It is often said that there are actually only two main emotions that humans experience, and that all other emotions can be categorized under one or the other:
Love and Fear
We can all agree that most of us, if faced with a choice, would choose the former (Err, yes, I’d like number one on the menu please, love? To go).
We can’t deny that the spectrum of emotions encompassed by Love – joy, happiness, peace, and bliss are infinitely more desirable than those encompassed by Fear – hate, anger, shame, and guilt. And as humans, we can often pass through the entire spectrum on both sides on a daily basis. The trouble really kicks off though, when the emotions in the fear camp begin to far outweigh those in the love camp, and before we know it, this imbalance begins to affect our wellbeing and peace of mind. Fear? Dix point, Love? Nil point.
So the question is, what is it that makes this happen and how the babbins do we prevent it?
If we stop for a minute and smell the coffee around us, it’s really not surprising that fear can grab the upper hand. Just spend a nanosecond looking at the TV/magazine/online news – it’s all Armageddon before the sun comes up tomorrow and we’re basically doomed. This in turn leads our mind on a one-way ticket to fearville. The big problem with this is that what we are seeing is only one side of a coin.
The other side of the coin, and the one that we rarely see, is the everyday kindness, compassion, and love that you and I and Bob on the street show to each other all the time. But alas, for whatever reason, this aspect of humanity is not newsworthy.
But think about it, have you ever seen anyone fall over in the street and hurt themselves? The vast majority of people within spitting distance will instantly rush to their aid, help them up, or if it’s more serious, call for help. They will stay with the person, looking after them, and before we know it we have a fabulous group of strangers all interacting with each other in the name of love and kindness, helping another in need. Now this kind of thing happens ALL.THE.TIME: humans coming together for the sake of others, and in the name of love, compassion, and care, on a small scale, on a big scale, on any scale.
If we were to focus on this side of humanity, we would find that instead of buying a one-way ticket to fearville, we buy a ticket to joyville, because we would believe in people, the human race, and the world as a whole as a kind and loving place, and what you put your focus on, is what you will see.
So what can we do? Well, if you find yourself in the tenacious grip of fear or anxiety without really knowing why, here are three simple steps that you can take:
Step 1. Go on a news diet
You know what, just don’t watch/read the news! Or limit how much you watch/read the news. You’ll vaguely hear from others around you what’s been going on in the world anyway, but in not such a focused, doom and gloom way.
Step 2. Spin the coin
Spend time focusing on the goodness in humanity that you see all around you. Really look for it. Sit in a coffee shop and people watch, and count how many kind things you see people do for each other. You will see LOADS, guaranteed.
Step 3. Slam dunk fear in its place
Recognise that fear is a normal part of human life, but it doesn’t have to run your life: you can accept it’s there, but that doesn’t mean you have to give it a foghorn with which it orders you about. Acknowledge it, feel it, then look for something to counteract it.
Fear can be debilitating, especially fears that aren’t real, and as the author Elizabeth Gilbert writes:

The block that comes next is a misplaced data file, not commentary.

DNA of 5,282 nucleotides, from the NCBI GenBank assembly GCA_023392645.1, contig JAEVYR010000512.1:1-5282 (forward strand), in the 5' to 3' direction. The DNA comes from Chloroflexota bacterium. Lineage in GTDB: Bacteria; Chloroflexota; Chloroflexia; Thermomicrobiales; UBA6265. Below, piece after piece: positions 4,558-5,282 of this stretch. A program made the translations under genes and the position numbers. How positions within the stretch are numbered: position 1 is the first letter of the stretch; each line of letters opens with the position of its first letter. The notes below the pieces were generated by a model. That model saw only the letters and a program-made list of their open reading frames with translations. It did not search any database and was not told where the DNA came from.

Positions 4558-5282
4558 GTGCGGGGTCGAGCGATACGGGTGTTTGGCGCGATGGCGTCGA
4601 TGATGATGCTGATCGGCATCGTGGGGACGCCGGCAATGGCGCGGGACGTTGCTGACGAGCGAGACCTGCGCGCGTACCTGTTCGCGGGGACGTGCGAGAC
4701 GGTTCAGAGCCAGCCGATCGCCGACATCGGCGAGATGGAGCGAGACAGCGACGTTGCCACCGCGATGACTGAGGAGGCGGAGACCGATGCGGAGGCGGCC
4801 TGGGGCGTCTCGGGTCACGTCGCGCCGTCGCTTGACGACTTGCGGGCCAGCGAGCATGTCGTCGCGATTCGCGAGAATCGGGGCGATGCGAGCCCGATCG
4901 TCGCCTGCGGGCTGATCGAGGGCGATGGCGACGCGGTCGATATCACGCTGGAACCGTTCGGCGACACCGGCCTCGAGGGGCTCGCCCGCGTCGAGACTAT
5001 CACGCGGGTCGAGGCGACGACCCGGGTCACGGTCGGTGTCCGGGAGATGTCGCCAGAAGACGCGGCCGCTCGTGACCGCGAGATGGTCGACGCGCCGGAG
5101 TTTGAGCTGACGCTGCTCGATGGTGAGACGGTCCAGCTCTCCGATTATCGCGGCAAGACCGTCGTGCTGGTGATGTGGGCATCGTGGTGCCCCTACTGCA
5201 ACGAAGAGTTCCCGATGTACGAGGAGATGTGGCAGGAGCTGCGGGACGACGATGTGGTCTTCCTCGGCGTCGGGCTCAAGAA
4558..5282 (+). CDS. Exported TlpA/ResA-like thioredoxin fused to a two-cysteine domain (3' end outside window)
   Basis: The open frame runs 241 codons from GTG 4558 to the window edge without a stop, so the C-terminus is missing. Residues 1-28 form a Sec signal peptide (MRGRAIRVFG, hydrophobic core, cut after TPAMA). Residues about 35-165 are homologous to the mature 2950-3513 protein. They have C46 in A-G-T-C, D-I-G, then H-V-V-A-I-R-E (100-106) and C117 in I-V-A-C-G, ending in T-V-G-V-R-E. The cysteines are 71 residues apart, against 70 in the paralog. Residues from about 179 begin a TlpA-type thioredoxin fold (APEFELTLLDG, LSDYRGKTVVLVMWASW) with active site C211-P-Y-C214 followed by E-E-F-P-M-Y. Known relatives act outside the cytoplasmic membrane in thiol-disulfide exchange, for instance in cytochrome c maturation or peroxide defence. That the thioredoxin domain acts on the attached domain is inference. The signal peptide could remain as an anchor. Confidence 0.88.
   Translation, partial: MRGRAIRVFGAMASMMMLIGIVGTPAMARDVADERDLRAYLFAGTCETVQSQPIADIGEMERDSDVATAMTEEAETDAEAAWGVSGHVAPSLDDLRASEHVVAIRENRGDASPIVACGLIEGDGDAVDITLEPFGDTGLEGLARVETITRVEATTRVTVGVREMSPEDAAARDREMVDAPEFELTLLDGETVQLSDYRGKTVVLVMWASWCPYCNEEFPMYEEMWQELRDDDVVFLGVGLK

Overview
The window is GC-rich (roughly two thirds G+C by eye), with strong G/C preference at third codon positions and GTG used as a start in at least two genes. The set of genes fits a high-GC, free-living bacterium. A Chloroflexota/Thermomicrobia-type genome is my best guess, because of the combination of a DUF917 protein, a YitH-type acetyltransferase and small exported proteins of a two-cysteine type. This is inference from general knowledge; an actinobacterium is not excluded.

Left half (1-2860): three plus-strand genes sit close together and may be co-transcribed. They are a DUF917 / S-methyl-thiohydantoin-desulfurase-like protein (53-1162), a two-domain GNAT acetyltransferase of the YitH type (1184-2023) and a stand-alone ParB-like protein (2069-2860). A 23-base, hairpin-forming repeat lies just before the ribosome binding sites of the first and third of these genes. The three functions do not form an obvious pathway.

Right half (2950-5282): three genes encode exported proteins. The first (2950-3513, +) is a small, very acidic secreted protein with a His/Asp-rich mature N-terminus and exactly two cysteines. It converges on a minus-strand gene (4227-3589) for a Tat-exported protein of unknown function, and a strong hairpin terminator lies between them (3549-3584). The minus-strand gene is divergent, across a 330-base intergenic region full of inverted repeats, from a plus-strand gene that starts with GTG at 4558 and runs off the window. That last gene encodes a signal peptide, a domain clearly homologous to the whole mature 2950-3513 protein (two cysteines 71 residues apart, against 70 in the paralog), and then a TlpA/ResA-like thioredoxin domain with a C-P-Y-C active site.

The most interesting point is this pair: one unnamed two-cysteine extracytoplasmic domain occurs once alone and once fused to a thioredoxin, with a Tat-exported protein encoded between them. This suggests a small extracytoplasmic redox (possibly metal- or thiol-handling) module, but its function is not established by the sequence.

“if you can’t learn to travel comfortably alongside your fear, then you’ll never be able to go anywhere interesting or do anything interesting. And that would be a pity because life is short and you want to do and make interesting things while you’re here.”
So our best bet is to learn to tackle our fears, rise above them, and go make our lives interesting.
 Gilbert, Elizabeth. Big Magic: creative living beyond fear. 2016. New York: Bloomsbury Paperbacks.
The Healing Room
Reiki and Reflexology are especially good at helping anxiety. They both work by bringing the body and mind back into balance, allowing space for deep relaxation, and quietening the mind. At The Healing Room, the Healing Booster is an excellent treatment as it combines both therapies together, ensuring a deeply healing experience. meditation is also key for de-stressing. Come along to the Circle here or try one of the FREE guided meditations here.
Useful resources for managing fear and anxiety:
Jeffers, Susan J. Feel the fear and do it anyway: how to turn your fear and indecision into confidence and action. 2007. London: Vermilion.
Weekes, Dr Claire. Self-help for your nerves: learn to relax and enjoy life again by overcoming stress and fear. 2015. London: Thorsons Classics edition.
Pittman, Catherine M. Rewire your anxious brain: how to use the neuroscience of fear to end anxiety, panic and worry. 2015. Oakland, CA: New Harbinger Publications.
https://www.anxietybc.com – A Canadian based website offering plenty of tools, including a Mindfulness app, to help you manage worry.
http://www.moodjuice.scot.nhs.uk/Anxiety.asp – A printable guide that takes you through every step of recognising and dealing with anxiety.
http://www.worrywisekids.org/ A UK based resource offering guidance on how parents can help their children navigate through their stress and anxiety.
Headspace. https://www.headspace.com/headspace-meditation-app. Offers short, ten minute meditation sessions to help re-train the brain and help reduce anxiety.
SAM. http://sam-app.org.uk/. Guides you through the process of understanding the root of anxious thoughts and help you manage them through self-help exercises.
Worry Watch. http://worrywatch.com/. Helps you write down and then monitor your fears and worries in order to become conscious of your negative thought patterns.